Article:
I was introduced to this short story while calculating the number of possible permutations of the new Stripes watch face in watchOS 7. If my calculations are correct, you could have a different watch face every second until the end of time and never see the same one twice… which seems like a lot.

  • The ‘Batman Effect’: how having an alter ego empowers you
    If it seems like I read a lot of self-improvement pieces these days, you’d be right. After all, there’s plenty of wisdom to be found from other people. Even if I’m not going to take it all on board and follow every self-help piece to the letter, there’s still plenty of food for thought, like this one from the BBC about distancing yourself from your own life for a moment and adopt a persona that lets you perform to the best of your ability.

  • The law of leaky abstractions
    In 2002, Joel Spolsky penned this piece about leaky abstractions, and I’ve been thinking about it, on and off, ever since I read it earlier this year. The idea is that no matter how perfect your abstraction seems, if it is non-trivial, then there will always be some edge case that throws its toys out of the cot and goes against the grain.

  • Good times create weak men
    …at least when it comes to software development, anyway. As the XKCD comic tells us, everything is built on top of everything else, and at the bottom of the pile, there’s this one thing that everything else relies on to be 100%, all of the time, otherwise nothing will work. That’s how a lot of software happens today, and that’s less than ideal, to put it mildly.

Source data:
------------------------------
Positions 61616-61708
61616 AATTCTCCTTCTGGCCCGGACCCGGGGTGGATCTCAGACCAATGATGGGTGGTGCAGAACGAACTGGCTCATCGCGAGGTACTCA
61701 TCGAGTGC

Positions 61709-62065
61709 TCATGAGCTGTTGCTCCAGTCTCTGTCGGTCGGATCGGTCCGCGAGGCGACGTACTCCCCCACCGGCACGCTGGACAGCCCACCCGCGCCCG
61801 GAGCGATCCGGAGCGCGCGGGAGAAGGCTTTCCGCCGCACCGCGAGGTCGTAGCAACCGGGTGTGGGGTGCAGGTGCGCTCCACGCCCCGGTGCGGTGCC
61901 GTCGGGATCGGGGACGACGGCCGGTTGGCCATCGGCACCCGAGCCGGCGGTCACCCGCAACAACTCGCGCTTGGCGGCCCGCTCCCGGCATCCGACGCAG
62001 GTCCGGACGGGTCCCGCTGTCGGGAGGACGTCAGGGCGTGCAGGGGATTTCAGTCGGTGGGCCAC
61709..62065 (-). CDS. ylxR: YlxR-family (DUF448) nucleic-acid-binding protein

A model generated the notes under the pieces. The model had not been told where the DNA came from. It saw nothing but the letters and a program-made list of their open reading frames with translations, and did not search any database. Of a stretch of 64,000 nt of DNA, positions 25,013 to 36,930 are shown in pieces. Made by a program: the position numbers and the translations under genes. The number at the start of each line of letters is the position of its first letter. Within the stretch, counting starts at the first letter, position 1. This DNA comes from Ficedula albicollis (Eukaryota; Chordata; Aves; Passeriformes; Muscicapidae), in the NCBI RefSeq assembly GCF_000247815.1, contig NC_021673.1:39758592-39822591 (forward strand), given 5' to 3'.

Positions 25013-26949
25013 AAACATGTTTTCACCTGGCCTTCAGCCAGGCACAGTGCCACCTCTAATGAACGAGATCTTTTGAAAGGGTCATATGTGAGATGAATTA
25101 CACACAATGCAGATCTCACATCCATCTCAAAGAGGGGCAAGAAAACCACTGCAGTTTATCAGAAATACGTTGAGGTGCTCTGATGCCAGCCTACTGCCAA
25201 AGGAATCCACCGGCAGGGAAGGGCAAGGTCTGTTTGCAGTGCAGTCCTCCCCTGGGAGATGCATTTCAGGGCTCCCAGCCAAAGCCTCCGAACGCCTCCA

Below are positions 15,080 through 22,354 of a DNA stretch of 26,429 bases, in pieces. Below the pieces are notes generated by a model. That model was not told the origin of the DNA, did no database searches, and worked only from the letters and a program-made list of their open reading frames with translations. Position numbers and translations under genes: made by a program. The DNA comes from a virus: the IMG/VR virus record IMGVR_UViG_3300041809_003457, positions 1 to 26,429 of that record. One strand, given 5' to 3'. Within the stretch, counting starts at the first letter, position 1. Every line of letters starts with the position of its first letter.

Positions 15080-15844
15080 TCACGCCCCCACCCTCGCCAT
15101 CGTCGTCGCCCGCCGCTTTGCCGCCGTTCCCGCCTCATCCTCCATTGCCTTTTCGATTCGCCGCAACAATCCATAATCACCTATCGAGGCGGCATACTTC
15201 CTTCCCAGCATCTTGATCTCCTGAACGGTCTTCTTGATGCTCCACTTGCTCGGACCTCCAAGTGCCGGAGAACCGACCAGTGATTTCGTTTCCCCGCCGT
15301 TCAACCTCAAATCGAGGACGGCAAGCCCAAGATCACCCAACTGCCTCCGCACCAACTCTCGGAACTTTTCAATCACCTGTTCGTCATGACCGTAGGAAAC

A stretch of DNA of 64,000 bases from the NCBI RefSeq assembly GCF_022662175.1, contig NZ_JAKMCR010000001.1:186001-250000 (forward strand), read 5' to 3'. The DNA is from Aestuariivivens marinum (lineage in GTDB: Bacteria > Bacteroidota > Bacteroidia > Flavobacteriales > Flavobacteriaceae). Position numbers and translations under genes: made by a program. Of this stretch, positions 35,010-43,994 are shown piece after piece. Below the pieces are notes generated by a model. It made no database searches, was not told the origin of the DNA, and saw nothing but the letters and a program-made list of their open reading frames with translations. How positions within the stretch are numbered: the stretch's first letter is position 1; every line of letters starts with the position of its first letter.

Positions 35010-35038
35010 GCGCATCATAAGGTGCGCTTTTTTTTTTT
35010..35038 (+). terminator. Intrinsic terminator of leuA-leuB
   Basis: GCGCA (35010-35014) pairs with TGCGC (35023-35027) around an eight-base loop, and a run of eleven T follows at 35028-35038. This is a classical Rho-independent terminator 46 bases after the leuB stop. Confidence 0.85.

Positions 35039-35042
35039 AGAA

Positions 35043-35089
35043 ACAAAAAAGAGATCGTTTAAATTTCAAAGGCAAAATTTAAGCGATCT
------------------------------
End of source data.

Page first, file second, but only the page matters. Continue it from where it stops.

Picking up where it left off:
• A Steve Jobs materclass from a decade ago
    This one is for all the Apple criticism I see online. It’s a reminder that no matter what you think of Apple as one of the world’s largest companies, no matter what you think of Steve Jobs as a person, or leader, or whatever, there’s absolutely value in learning from him.

  • Flirting for morons
    An… interesting thing happened this year with regards to many Dota talents. I won’t go into the details here (there’s a post on Reddit if you want to know), but suffice to say, multiple careers were ended. Kyle’s post is a good read for what not to do, in case you needed some clarification.

  • Utopian for beginners
    If you’ve ever wondered what it’s like to create your own unique language, look no further. It’s no mean feat, to invent your own language that’s “maximally precise” but also “maximally concise”, especially when those two axioms seem at loggerheads with each other. But it’s a fascinating look into the how and why.

  • You don’t need to work on hard problems
    I think about what I want to do with the rest of my life with alarming regularity these days, and it’s pieces like this that ground me in what I’m doing right now. You know, maybe the grass isn’t greener on the other side, and it’s the devil you know than the devil you don’t. What do I find meaningful? Perhaps more importantly, what can I live with?

  • Problems, not solutions
    When you become a product manager, your priorities change from “what solution can I provide for this problem?”, to “what are the real problems here?”. Things often aren’t as simple as renaming buttons, or re-arranging various UI elements. But by digging a little deeper and finding out why buttons need to be relabelled or why the current positions of on-screen elements aren’t ideal, that’s when you can discover problem that your customers weren’t telling you about.

  • A deep dive into the Apollo Guidance Computer and the hack that saved Apollo 14
    Really good, only slightly technical read about the tech that went into getting men on the moon.